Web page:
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Is it Safe to Give Ham Bones to Your Dog?

It's the festive season, you just had a delicious ham for dinner, and now you're wondering what to do with the bones. Thinking of giving them to your dog? Don't! Read this DogAppy article to know why dog's can't, or shouldn't, eat ham bones, and why it isn't a safe idea.
DogAppy Staff
Adult Supervision Recommended
Dogs are just overgrown babies, and you can give 'em a bone to really prove this point. A dog going at a bone will not understand when and where to stop. So keep a close watch on him/her at this time, and watch for any signs of bleeding or discomfort. Call the vet if you see anything amiss, but first, throw that bone out on a priority basis.
You hear 'dog', you say 'bone'. It is a common reflex action! These two words have co-existed harmoniously for thousands of years now, but according to a recent FDA warning, it seems like we all may have been getting it wrong the whole time. Carmela Stamper, D.V.M., Center for Veterinary Medicine, Food and Drug Administration says, "Some people think it's safe to give dogs large bones, like those from a ham or a roast. Bones are unsafe no matter what their size. Giving your dog a bone may make your pet a candidate for a trip to your veterinarian's office later, possible emergency surgery, or even death." She even advises keeping an eye on your dog around the ham (or other meat), and keeping it in a place that is out of his/her reach.

Why it isn't a good idea

Giving dogs ham bones, whether cooked or raw, is something like planning an advance trip to the vet. Ham bones are brittle bones that break quicker than most others. If your dog accidentally swallows a piece or breaks the bone in his/her mouth, it can lead to an internal obstruction or injury that can prove to be fatal. Here are some of the health problems that can be caused by feeding your dog bones (ham or otherwise).

If your dog chews on the bone too hard, it can cause broken teeth. These require immediate attention and are quite expensive to be fixed.

The bone can get stuck in the food pipe while your dog tries to swallow it. This will lead to gagging, induced vomiting, and a very freaked out dog!

Sharp splinters may cause mouth or tongue injuries. These are painful, scary to see, and involve a loss of blood - vet trip!

Constipation is a condition that is easily detectable and readily curable. Watch out for the signs in your dog, as the calcium content in the bone may harden the stool, making it difficult to pass. Visit the vet to be on the safe side.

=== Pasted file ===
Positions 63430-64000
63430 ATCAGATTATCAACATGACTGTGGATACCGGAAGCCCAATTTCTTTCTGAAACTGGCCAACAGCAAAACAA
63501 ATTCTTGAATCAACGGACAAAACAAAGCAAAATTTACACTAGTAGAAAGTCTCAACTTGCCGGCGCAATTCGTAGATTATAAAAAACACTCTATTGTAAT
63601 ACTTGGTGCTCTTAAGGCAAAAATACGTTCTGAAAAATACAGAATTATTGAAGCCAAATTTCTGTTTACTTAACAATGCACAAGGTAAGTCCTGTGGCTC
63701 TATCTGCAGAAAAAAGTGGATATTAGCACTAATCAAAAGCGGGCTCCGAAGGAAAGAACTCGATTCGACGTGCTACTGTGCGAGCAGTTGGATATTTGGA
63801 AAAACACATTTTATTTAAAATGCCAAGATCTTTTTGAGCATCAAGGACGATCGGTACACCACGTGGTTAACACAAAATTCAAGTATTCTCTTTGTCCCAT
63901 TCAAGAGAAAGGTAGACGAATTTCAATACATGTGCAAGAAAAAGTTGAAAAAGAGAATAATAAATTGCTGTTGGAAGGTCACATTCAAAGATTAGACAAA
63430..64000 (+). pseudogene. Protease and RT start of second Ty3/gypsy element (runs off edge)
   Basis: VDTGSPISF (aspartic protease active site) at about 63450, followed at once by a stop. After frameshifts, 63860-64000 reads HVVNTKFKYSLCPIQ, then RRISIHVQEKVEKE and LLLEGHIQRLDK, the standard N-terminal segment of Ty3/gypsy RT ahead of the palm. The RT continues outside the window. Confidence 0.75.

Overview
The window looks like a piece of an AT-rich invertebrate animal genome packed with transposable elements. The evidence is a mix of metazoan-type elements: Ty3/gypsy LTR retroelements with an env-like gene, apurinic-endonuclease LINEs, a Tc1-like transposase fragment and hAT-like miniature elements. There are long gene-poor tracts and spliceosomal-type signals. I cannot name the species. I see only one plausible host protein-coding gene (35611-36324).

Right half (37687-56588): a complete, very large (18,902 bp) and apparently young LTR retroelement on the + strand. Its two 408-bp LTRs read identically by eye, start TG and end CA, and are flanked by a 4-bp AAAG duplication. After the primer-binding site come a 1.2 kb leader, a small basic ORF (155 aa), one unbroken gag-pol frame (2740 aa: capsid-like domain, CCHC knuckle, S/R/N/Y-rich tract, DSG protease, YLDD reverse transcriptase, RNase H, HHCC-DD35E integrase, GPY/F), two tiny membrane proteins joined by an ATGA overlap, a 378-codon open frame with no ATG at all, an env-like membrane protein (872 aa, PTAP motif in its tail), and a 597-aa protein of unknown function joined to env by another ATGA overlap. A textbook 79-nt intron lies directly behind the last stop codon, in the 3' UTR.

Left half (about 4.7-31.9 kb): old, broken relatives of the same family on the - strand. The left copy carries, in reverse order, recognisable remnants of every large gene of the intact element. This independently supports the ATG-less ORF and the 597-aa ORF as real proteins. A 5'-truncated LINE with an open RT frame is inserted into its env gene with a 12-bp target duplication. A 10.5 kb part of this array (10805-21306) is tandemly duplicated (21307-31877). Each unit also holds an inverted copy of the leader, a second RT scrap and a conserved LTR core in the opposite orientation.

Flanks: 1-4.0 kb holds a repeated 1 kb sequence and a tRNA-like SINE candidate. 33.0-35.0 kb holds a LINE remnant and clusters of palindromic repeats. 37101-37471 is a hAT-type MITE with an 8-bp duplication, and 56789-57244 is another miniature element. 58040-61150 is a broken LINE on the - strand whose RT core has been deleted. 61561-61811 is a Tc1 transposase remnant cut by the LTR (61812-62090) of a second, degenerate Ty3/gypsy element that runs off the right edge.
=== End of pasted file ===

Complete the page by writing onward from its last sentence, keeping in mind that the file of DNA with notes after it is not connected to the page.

The bone, or a piece of it, can enter your dog's windpipe and lodge itself there. This classifies as a medical emergency because your dog will have trouble breathing, and nothing is worse than that.

So your dog managed to swallow the bone down his/her throat, but it is too big to pass through the stomach. What to do? Call your vet, because this problem is going to need a trip to the emergency room. The vet will have to perform a surgery or an endoscopy to move that pesky bone.

Alright, so the stomach was kind enough to let the bone through, but the intestines were a lot less understanding. A bone stuck in the intestines is a very serious problem, so get your dog to the emergency room ASAP.

A common problem seen in many dogs is the bone getting stuck around the lower jaw. This can be a painful or scary affair for your pet, and will require veterinary intervention.

If you see blood in the stools or in the rectal area, then do not waste any time in going to the vet, as these can be signs of internal bleeding or injury.

Peritonitis, a bacterial infection where bone pieces poke holes in the dog's stomach or intestines. This can be fatal.

Ham bones may also cause pancreatitis, which leads to an inflammation of the pancreas. This is because ham is a fatty food, and is not good for dogs. This condition can prove to be fatal.

Bloat is another problem that can turn serious. Ham is a salty foodstuff, and eating the bones may cause a dog to drink too much water, which can cause bloat, gas, or even a twisted stomach.

These are some of the health problems that your dog may face if he/she eats ham bones. No, this list is not biased only to ham bones, but it holds strong in their case.

Some safer alternatives

Nylabones, that are made of nylon, are good substitutes for ham bones. Similarly, bones made of rawhide also work well.

Dog chews or dental bones are also safe substitutes that are quite popular among dog owners.

If you wish to feed your dog natural bones, opt for softer varieties such as chicken bones. You can also give bigger bones that are chewable and have more meat on them.

Observe your dog and see if he/she is a chewer, or prefers gulping things. The size and texture of the bone will have to be decided according to your dog's tendency.

Always keep a watch and listen closely during the bone-eating sessions. Signs of discomfort or the sounds of a used-up bone must ensure its prompt discarding.

Visit your vet, as he/she will be able to provide you with the most appropriate bone alternatives for your dog.

This write up hopefully answers your question of whether dogs can eat ham bones, raw or cooked, and whether it is safe for them. The answer is, bones - sometimes, ham bones - no! So be prepared, be safe, and never make any bones about what you feed your dog, literally!
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